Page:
Now that it is cleared to move forward, the commercial cannabis industry holds great promise for positive economic and social outcomes in Guam. Marijuana use is already ubiquitous among residents here, just as it is on the continental United States and in countries whose citizens make up part of our visitor industry.
The initial competition will no doubt be fierce among those who want to enter the ground floor of the legalized cannabis opportunity. Over time, free market forces will determine who succeeds and who fails. As the industry matures, valuable insights will be gleaned from both global market trends and local consumer tastes. The cannabis industry can be very good for Guam.
That’s the good news.
Where things could go wrong is with the government of Guam. He has an abysmal record of law enforcement and raising revenue in highly taxed businesses such as tobacco, alcohol, and even nonprofit bingo.
Each is supposed to be monitored and regulated and each should provide annual financial gains. Unfortunately, it is not the case. The government is underperforming and the financial benefits do not fully accrue to dedicated uses such as the Healthy Futures Fund, Village Mayors or a Recreation and Sports Fund.
We must not tolerate our government’s poor performance on cannabis. If that happens, it will be a buzzkill for this promising new industry.
Develop a strategy for success
It is already late, but not yet too late to identify the resources that will be needed. Then, these resources must be fully funded and strategically deployed in sufficient numbers to ensure effective implementation and long-term successful regulation and enforcement of cannabis laws.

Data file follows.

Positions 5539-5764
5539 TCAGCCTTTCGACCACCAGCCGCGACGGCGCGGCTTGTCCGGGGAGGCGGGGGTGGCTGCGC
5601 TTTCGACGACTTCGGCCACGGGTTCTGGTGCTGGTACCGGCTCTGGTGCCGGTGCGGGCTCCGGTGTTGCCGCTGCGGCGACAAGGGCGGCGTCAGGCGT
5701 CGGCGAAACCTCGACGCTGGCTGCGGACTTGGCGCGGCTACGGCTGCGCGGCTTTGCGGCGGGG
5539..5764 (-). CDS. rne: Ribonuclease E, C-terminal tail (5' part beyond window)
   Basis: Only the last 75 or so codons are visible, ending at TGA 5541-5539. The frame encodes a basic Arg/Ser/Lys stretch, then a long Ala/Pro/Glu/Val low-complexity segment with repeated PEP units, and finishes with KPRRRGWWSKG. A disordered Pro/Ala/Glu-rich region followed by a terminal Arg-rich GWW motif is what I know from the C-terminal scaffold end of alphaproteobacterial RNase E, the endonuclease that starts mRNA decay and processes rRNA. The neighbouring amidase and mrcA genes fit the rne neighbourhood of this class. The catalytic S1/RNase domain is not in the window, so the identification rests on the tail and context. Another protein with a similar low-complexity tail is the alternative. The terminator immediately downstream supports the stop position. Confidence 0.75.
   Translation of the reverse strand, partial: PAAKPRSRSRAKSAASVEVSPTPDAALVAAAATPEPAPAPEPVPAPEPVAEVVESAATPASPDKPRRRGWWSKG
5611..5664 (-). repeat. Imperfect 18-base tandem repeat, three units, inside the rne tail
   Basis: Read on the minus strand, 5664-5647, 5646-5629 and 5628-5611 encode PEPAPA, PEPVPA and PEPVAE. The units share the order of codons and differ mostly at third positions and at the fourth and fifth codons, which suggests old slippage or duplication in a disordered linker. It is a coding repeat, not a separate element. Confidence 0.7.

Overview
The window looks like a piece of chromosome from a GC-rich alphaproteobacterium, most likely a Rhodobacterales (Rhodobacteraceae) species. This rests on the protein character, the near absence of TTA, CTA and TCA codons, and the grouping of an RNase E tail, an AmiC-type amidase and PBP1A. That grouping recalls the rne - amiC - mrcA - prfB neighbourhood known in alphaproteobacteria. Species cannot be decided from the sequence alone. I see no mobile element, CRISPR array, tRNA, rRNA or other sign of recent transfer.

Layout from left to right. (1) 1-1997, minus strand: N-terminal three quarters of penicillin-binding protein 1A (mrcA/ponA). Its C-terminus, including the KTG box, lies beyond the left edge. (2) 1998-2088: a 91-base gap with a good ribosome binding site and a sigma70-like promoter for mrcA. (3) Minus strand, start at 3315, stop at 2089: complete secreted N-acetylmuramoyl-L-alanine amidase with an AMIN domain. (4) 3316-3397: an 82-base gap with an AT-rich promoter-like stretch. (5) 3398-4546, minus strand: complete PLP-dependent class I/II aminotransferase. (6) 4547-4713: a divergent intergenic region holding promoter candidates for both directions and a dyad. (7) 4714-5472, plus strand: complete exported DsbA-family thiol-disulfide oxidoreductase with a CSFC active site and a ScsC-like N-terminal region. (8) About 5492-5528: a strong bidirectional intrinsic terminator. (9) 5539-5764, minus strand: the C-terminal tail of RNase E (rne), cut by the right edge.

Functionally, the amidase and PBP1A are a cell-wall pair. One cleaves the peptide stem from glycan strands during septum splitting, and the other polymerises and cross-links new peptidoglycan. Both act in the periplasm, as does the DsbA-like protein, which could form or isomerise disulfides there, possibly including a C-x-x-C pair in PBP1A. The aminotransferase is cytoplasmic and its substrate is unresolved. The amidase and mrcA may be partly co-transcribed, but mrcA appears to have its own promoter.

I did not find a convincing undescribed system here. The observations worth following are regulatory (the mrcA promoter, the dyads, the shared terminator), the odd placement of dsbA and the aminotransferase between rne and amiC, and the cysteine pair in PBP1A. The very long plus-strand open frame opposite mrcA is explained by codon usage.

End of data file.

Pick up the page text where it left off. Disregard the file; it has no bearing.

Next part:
In addition to agencies responsible for overseeing manufacturing, quality control, health and safety considerations, and revenue collection, this deployment of resources is expected to include the Guam Police Department and Customs and Quarantine Agency. from Guam.
It is well documented that unless the trade in illegally grown and sold marijuana is suppressed, the legal cannabis trade and its promise of transformation will never fully materialize. Such a failure could even threaten its very existence.
This whole-of-government approach is crucial if Guam is to maximize the benefits expected from legalized cannabis.
In the meantime, while all eyes are on the economic potential of the industry, let’s not forget that legalizing cannabis can also be an opportunity for positive social change.
For generations, pot has been blamed for just about every ill in society and labeled as a gateway to serious addictions, from traditional opioids to modern plagues such as 100% lab-cooked methamphetamine.
This undeserved rap about marijuana is what has helped keep it illegal for so long.
Now that its legality as a regulated product for adult use is clearly established in Guam, there is a unique opportunity to raise awareness about drug abuse and addiction more generally.
We have a real reset moment to take real action and eliminate the rightfully banned list of drugs that drain public resources and pose a serious threat to the health of our people and our economy. Methamphetamine and heroin are clearly at the top of the list.
There is also an opportunity to remove long-standing and unnecessary barriers to treatment for all forms of addiction in Guam, so that everyone who wants help can get help. This includes not only illegal drugs, but also and especially alcohol.
We should expect entrepreneurs who risk their own capital to do their part to make cannabis legalization a success. Whether the Guam government is doing its part remains to be seen.
Remedios Malig is a resident of Dededo.